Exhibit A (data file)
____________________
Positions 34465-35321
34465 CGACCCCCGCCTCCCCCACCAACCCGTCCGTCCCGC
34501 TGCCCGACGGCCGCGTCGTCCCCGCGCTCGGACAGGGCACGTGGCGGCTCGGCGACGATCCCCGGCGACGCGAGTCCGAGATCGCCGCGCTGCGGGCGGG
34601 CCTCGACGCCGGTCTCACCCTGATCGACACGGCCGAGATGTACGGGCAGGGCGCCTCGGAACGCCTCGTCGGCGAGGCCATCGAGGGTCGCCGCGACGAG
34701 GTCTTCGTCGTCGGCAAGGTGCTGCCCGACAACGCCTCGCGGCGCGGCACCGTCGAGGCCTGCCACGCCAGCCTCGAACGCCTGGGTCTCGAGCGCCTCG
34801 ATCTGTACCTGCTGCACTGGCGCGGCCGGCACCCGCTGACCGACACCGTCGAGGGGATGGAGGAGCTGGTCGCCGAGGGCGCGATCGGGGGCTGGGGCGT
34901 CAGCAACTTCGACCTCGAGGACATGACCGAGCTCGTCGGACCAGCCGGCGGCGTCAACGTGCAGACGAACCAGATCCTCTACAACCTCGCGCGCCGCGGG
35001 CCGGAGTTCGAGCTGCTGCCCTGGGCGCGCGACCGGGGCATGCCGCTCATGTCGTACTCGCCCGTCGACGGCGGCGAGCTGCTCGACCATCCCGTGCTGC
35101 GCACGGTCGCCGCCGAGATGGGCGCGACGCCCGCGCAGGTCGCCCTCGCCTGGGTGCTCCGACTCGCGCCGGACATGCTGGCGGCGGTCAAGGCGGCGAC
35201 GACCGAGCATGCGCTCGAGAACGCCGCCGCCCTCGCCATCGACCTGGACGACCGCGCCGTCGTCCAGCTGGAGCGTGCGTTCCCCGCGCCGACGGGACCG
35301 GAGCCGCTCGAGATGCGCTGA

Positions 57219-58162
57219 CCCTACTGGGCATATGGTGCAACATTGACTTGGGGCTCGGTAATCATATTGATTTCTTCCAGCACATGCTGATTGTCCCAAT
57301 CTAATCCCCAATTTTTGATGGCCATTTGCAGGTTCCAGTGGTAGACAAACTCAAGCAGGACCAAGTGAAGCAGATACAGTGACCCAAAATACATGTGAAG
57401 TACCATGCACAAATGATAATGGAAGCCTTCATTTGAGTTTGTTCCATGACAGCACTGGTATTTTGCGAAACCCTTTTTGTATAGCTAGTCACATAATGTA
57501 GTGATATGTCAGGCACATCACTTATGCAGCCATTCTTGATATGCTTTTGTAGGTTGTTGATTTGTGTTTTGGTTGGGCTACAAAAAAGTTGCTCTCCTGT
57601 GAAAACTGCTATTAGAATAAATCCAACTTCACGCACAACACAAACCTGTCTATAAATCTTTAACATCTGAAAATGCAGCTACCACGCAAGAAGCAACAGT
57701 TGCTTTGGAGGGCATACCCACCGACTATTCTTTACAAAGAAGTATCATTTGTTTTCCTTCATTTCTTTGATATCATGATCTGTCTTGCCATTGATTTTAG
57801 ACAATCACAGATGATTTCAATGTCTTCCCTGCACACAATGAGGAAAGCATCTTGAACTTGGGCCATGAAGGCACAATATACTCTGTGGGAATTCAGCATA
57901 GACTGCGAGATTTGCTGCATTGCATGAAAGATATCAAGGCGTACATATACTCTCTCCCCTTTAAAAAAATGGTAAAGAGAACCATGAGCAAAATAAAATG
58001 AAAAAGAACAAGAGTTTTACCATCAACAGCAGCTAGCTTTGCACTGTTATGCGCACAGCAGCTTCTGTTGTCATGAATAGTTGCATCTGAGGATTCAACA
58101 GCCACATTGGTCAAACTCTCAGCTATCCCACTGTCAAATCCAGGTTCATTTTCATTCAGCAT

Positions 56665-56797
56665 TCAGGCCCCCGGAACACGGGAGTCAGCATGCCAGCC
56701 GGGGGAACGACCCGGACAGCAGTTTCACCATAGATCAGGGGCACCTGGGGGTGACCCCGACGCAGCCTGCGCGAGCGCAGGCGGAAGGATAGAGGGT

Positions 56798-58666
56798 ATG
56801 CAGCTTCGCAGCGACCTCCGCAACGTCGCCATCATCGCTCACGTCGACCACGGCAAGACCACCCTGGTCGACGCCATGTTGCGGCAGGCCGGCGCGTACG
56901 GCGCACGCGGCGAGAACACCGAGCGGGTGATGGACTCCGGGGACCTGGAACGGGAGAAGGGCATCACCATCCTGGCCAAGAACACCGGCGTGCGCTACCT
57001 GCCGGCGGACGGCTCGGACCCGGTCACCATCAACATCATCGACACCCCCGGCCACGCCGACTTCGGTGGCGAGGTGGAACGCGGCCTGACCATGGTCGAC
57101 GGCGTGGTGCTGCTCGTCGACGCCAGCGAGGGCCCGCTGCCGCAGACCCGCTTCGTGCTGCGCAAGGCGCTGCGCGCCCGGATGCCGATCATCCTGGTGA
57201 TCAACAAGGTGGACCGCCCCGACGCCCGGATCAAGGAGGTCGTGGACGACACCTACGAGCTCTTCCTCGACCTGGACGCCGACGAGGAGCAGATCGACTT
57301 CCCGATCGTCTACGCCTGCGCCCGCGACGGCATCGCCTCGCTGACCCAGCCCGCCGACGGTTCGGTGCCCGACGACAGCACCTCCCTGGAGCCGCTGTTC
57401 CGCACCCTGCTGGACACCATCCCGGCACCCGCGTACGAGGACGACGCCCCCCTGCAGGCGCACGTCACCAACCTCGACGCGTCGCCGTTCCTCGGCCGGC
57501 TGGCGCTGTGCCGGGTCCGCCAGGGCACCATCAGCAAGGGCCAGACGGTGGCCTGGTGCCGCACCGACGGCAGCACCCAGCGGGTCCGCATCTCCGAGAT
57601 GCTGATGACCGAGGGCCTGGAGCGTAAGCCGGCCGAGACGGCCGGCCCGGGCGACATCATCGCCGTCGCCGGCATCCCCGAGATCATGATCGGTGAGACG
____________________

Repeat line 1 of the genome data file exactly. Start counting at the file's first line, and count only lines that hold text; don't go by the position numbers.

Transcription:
Positions 34465-35321